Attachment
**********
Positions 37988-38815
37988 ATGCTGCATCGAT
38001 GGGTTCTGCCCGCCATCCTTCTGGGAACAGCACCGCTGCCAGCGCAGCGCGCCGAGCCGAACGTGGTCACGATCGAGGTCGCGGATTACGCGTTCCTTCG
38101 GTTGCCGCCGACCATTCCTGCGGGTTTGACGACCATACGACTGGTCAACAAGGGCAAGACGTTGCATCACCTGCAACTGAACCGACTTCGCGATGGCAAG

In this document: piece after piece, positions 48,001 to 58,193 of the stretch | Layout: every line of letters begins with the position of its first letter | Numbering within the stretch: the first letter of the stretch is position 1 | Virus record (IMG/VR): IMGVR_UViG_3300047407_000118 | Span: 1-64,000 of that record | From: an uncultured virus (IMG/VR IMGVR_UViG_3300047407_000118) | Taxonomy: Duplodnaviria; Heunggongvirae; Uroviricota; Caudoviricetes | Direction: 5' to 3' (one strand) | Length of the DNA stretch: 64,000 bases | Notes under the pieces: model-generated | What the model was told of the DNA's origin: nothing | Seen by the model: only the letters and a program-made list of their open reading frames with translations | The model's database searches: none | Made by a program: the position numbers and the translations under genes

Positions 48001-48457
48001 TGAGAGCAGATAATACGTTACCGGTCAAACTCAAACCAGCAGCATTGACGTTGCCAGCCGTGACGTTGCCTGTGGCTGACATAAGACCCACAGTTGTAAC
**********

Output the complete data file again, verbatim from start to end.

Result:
Positions 37988-38815
37988 ATGCTGCATCGAT
38001 GGGTTCTGCCCGCCATCCTTCTGGGAACAGCACCGCTGCCAGCGCAGCGCGCCGAGCCGAACGTGGTCACGATCGAGGTCGCGGATTACGCGTTCCTTCG
38101 GTTGCCGCCGACCATTCCTGCGGGTTTGACGACCATACGACTGGTCAACAAGGGCAAGACGTTGCATCACCTGCAACTGAACCGACTTCGCGATGGCAAG

In this document: piece after piece, positions 48,001 to 58,193 of the stretch | Layout: every line of letters begins with the position of its first letter | Numbering within the stretch: the first letter of the stretch is position 1 | Virus record (IMG/VR): IMGVR_UViG_3300047407_000118 | Span: 1-64,000 of that record | From: an uncultured virus (IMG/VR IMGVR_UViG_3300047407_000118) | Taxonomy: Duplodnaviria; Heunggongvirae; Uroviricota; Caudoviricetes | Direction: 5' to 3' (one strand) | Length of the DNA stretch: 64,000 bases | Notes under the pieces: model-generated | What the model was told of the DNA's origin: nothing | Seen by the model: only the letters and a program-made list of their open reading frames with translations | The model's database searches: none | Made by a program: the position numbers and the translations under genes

Positions 48001-48457
48001 TGAGAGCAGATAATACGTTACCGGTCAAACTCAAACCAGCAGCATTGACGTTGCCAGCCGTGACGTTGCCTGTGGCTGACATAAGACCCACAGTTGTAAC